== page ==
Aging, longevity the focus at annual School of Public Health Alumni Weekend

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Harvard T.H. Chan School of Public Health alumni returned to campus for their annual weekend Oct. 13-15, 2017 where they heard about public health perspectives on aging and longevity from a variety of experts and connected with former classmates.

In addition, the Alumni Association honored three individuals chosen by their peers with the School’s 2017 Alumni Award of Merit—the highest honor presented to alumni.

Recipients of the Alumni Award of Merit included:

  • Ghada El-Hajj Fuleihan, M.P.H. ’97, Professor of Medicine and Director, Calcium Metabolism and Osteoporosis Program, WHO Collaborating Center for Metabolic Bone Disorders, and Scholars in HeAlth Research Program (SHARP), American University of Beirut
  • Neil Powe, M.P.H. ’81, Constance B. Wofsy Distinguished Professor, University of California San Francisco; Chief of Medicine, Priscilla Chan and Mark Zuckerberg San Francisco General Hospital
  • Joan Reede, M.P.H. ’90, S.M. ’92, Dean for Diversity and Community Partnership, Harvard Medical School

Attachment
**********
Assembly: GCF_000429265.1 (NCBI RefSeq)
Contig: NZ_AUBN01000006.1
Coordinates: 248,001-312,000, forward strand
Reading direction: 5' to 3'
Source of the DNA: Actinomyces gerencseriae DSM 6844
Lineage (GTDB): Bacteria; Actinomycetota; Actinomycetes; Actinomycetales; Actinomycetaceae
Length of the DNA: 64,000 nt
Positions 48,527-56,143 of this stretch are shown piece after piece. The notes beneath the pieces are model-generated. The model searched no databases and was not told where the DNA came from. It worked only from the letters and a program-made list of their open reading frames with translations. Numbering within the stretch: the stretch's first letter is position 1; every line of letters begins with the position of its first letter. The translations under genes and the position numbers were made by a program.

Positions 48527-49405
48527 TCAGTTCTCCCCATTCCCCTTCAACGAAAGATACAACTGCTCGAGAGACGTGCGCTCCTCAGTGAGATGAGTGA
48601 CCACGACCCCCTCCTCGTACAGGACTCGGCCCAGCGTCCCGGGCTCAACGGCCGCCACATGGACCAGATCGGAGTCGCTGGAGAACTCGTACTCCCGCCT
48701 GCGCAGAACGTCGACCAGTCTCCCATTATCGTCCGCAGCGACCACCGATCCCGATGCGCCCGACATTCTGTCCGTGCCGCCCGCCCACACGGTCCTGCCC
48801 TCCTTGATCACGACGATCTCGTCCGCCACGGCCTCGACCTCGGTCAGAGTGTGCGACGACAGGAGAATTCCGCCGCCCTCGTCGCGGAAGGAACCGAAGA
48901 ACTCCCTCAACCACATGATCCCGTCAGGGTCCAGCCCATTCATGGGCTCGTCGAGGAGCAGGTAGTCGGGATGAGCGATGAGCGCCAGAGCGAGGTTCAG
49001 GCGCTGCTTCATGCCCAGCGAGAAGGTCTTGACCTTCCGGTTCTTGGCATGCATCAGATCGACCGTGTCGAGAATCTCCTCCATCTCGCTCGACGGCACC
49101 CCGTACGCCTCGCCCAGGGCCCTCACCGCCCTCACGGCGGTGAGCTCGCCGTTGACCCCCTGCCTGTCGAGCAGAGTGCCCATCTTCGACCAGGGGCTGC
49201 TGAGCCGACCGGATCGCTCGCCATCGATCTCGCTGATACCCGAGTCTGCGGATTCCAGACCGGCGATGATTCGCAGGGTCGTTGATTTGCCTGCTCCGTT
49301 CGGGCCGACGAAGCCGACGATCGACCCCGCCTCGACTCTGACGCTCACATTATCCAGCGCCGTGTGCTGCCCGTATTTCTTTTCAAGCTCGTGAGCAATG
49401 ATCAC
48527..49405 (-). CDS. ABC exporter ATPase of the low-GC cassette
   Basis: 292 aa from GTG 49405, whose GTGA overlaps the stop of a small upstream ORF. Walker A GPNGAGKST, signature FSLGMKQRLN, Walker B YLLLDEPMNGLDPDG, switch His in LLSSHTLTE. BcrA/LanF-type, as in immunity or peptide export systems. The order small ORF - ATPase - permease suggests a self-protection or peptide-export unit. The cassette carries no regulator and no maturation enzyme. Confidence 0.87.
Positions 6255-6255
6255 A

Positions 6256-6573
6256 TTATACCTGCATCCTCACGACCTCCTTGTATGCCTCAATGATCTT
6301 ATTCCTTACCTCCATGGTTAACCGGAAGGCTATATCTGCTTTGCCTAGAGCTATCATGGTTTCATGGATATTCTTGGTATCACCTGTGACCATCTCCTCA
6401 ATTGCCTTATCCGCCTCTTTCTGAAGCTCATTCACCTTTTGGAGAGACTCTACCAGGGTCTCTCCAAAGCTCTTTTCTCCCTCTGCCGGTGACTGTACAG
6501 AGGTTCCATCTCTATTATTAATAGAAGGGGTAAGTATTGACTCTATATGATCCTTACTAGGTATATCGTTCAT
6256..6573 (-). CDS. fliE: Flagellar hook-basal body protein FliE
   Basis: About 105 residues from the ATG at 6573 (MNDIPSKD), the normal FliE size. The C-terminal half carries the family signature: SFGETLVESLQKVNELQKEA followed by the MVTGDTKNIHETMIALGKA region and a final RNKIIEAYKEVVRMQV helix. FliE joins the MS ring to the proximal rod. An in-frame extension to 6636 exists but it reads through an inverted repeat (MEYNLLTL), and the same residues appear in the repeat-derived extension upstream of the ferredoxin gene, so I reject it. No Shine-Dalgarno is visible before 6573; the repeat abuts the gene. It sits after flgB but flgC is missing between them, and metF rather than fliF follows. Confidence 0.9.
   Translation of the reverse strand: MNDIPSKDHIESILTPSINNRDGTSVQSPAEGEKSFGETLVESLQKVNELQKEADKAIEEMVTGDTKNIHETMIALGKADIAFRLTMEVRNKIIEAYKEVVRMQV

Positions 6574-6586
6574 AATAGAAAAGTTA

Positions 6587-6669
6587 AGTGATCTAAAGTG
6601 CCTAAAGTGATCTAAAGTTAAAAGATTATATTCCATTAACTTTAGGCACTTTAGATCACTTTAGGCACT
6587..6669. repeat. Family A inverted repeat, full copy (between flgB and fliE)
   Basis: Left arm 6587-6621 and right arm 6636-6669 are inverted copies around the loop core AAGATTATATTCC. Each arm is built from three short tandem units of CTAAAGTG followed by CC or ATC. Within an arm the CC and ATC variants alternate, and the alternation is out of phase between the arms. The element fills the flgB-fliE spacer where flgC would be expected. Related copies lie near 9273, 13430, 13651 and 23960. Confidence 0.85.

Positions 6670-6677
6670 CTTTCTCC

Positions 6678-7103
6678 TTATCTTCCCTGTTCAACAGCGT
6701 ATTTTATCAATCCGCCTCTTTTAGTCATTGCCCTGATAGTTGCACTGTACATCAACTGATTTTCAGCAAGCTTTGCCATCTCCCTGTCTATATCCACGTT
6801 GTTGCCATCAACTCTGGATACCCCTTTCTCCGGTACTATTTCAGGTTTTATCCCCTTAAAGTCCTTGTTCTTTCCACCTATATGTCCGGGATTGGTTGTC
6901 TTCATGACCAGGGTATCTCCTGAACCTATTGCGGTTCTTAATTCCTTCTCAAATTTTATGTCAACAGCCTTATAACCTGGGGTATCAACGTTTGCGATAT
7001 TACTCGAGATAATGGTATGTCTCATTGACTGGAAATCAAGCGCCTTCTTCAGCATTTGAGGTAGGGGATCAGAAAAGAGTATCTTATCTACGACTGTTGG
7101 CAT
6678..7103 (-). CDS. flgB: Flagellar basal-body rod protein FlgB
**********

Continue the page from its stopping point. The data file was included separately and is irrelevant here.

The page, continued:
Additional alumni awards were presented to:

  • Teresa Chahine, S.D. ’10, Social Entrepreneurship Program Leader, Center for Health and the Global Environment, Harvard T.H. Chan School of Public Health; Innovation Advisor, Alfanar Venture Philanthropy (Emerging Leader in Public Health Award)
  • Farouk Meralli, S.M. ’09, Founder and CEO, mClinica, Singapore (Public Health Innovator Award)
  • Huey-Jen Jenny Su, S.M. ’87, S.D. ’90, President and Distinguished Professor, National Cheng Kung University, Taiwan (Leadership in Public Health Practice Award)

Alumni also heard from faculty and fellow alumni on a range of topics related to aging and longevity.

David Canning, Richard Saltonstall professor of population sciences and professor of economics and international health, Department of Global Health and Population, Harvard Chan School, and Deputy Director of the Program on the Global Demography of Aging at Harvard University, spoke about what the aging population means for the global economy. William Mair, associate professor of genetics and complex diseases, discussed whether declining health in old age is inevitable. Lorelei Mucci, associate professor of epidemiology, talked about improving longevity and quality of life in cancer survivors.

Four alumni gave brief TED-style talks called “TEAM” talks—Talks that Educate, Actualize, and Motivate—on topics ranging from how to improve seniors’ health outcomes to terrestrial applications of space medicine.

Click here to see the photos.

Karen Feldscher